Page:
Definition of a conditional clause
clause is a type of subordinate clause, most commonly introduced by the
Like most subordinate clauses introduced by a conjunction,
the conditional clause can either
the main clause, or after
types of conditional statement in English:
Open if clause - the open
usually refers to a future event which is conditional on another future
The verb of the main
clause is in the future tense with "will
sometimes another modal). The verb of the conditional
clause is in
the simple present tense.
- If you
eat too much, you'll
- You'll get
fatter if you eat too much.
- If everyone works fast, we'll finish
- We won't finish in time unless everyone
- If I go to London, I can
- If you visit Scotland, you should visit
- Unless the directors can increase
sales, we'll have to close this shop.
the open conditional statement describes one potential state of reality
circumstance which is dependent on another. In this case, both verbs
are in the present
I sleep well at night, I
feel much happier next morning.
- If the
temperature falls below zero, it
- If it
rains, everyone gets wet.
conditional statement, if
is sometimes replaced by when:
but there is
a difference. Using "if
implies that the condition really is open and may not be fulfilled,
the condition will be fulfilled, that the event will really take place.
2. Type 2 if clauses - the open hypothetical
refers to a possible future situation
which depends on on another possible future situation. The verb of the main
clause uses the present conditional tense (would + infinitive,
The verb of the conditional
clause normally uses the present
subjunctive or preterite (these two tenses are identical except with to be).
Occasionally, the conditional aspect of the statement can be emphasised
by using the form were
+ to + infinitive.
- 1A If
you ate too much, you'd
(you would) get fatter.
- 1B You'd get fatter if you ate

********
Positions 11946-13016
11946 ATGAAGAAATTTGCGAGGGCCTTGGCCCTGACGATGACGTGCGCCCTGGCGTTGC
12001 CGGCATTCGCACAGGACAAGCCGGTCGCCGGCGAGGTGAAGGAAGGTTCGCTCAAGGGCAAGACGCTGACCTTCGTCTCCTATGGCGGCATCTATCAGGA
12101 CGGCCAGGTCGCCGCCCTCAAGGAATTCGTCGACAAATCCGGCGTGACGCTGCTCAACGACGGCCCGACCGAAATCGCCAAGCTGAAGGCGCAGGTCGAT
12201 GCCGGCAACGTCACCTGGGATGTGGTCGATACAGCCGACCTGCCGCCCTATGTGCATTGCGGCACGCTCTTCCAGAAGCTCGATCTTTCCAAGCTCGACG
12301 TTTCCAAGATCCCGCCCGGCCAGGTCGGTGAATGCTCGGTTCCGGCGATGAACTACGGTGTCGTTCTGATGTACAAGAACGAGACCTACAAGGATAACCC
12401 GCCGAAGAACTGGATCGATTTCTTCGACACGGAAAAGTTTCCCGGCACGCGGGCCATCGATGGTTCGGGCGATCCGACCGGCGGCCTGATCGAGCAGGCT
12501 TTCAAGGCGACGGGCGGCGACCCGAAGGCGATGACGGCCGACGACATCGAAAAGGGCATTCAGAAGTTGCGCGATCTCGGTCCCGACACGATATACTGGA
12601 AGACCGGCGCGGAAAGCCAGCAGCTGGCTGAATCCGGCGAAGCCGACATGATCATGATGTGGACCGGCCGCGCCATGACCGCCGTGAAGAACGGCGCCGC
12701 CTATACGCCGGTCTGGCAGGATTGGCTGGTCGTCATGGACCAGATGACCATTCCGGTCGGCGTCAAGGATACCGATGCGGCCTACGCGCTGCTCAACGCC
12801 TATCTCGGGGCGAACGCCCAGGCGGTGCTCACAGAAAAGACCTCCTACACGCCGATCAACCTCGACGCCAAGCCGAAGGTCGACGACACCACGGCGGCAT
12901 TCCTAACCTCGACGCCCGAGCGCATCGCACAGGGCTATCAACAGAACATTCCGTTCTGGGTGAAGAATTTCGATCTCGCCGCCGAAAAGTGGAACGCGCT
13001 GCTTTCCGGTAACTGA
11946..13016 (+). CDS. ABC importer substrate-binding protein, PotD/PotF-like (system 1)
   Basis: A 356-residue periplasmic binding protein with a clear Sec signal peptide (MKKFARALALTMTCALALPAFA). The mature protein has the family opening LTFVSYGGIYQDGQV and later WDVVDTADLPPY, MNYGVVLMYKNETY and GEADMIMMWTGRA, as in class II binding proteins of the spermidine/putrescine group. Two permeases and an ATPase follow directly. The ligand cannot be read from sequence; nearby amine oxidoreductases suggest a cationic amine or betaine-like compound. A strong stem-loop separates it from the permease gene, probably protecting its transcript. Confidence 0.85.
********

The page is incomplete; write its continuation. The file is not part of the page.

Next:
- 2A If everyone
worked faster, we would /
could finish in time.
- 2B We wouldn't finish in time
everyone worked faster.
- 2C If everyone were to work
faster, we would/could finish in time.
- 3 If I went to
London, I would / could
visit the British Museum.
- 4. If you visited Scotland,
you could see Edinburgh Castle.
- 5 Unless the
sales, we'd have to close this shop.
also this common expression (which
uses the open hypothetical form,
though it is clearly quite impossible!)
If I were you, I'd ..........
As in: If
I were you, I'd go a bit slower / If I were you,
I'd put that gun down !!
This form is also used in cases of reported
- My professor told me I'd do much better if I
- The magistrate informed him
that he'd go to
unless he stopped stealing.
- The newspaper reported that
directors could increase sales, they'd have to close the
Type 3 if clauses - the unfulfilled
This refers to
a situation which an event might
taken place, but did not
a condition was not
The verb of the main
goes in the past conditional (would
+ past participle).
verb of the conditional
clause goes in the past perfect (had
- If you
had eaten too much,
you'd (you would) have got fatter.
have got fatter if you'd eaten too
everyone had worked fast, we'd have
finished in time (but
wouldn't have finished in time
unless everyone had worked fast (but we did).
- If I
had gone to London, I could have
visited the British Museum (but
- If you
had visited Scotland, you could
have visited Edinburgh Castle
(but you didn't).
we'd been very confident of
success, we wouldn't have even tried.
we were confident, we did try, and we succeeded).
Note: using "
"Unless" means the same as "if ...
not", and has a negative value. It is frequently (but not only) used in
conditional statements where the verb of the main clause is
in the negative.
- You wouldn't have fallen over unless there'd been a banana
skin on the ground.
have fallen over if there hadn't been a banana skin on the
Omission of "if",
or unfulfilled hypothetical
can be expressed omitting
the word if
When this happens the subject
in the conditional
- Were the virus
to reappear, hospitals would now be ready for it. (open
If the virus reappeared,
hospitals would now be ready for
If the virus were to
reappear, hospitals would now be
ready for it.
known, I'd never have gone there (unfulfilled hypothesis;
implying "I did go there because I did not know".)
I had known, I'd never
have gone there.